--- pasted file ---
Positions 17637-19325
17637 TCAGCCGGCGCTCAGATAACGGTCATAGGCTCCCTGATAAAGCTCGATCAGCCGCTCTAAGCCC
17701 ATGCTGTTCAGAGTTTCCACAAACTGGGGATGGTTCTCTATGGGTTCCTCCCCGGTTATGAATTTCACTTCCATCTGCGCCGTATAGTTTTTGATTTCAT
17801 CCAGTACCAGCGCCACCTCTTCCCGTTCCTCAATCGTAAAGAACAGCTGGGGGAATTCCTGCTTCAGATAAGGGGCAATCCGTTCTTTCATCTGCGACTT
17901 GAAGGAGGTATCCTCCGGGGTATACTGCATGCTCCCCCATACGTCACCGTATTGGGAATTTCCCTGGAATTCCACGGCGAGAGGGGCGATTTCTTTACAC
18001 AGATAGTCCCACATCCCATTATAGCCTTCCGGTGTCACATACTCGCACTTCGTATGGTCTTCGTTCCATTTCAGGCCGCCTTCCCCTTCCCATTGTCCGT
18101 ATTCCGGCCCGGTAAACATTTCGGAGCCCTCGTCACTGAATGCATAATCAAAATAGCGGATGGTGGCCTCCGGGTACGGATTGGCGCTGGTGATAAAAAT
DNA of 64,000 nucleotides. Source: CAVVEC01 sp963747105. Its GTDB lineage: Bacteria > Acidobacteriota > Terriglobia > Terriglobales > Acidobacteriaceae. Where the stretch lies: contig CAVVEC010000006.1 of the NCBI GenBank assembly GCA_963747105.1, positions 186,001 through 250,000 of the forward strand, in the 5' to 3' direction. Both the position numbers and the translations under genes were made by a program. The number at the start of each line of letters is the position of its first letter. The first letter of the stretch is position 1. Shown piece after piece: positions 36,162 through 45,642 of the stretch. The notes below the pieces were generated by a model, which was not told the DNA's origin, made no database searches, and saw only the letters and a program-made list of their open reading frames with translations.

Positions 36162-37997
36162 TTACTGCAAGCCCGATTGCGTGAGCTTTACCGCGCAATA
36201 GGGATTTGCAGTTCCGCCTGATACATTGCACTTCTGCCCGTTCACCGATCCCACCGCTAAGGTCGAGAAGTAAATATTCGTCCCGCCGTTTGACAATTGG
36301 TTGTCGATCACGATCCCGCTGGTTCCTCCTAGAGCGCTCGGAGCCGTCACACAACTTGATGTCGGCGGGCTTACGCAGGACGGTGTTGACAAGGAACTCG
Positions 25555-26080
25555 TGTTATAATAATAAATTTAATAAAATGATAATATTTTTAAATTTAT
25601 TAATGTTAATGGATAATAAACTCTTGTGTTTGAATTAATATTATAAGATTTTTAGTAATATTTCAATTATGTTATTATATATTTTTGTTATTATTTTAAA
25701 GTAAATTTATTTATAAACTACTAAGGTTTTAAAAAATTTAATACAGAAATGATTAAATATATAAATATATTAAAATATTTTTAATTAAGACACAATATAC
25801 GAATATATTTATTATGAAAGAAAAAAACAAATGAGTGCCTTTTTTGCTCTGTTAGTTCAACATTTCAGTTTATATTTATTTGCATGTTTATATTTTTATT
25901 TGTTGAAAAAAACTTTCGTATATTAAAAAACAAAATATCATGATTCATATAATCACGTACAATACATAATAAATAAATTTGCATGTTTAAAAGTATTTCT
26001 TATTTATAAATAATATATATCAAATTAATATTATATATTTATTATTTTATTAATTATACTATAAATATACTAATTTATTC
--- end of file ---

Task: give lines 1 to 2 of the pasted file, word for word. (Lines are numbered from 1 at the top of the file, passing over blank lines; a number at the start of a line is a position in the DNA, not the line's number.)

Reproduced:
Positions 17637-19325
17637 TCAGCCGGCGCTCAGATAACGGTCATAGGCTCCCTGATAAAGCTCGATCAGCCGCTCTAAGCCC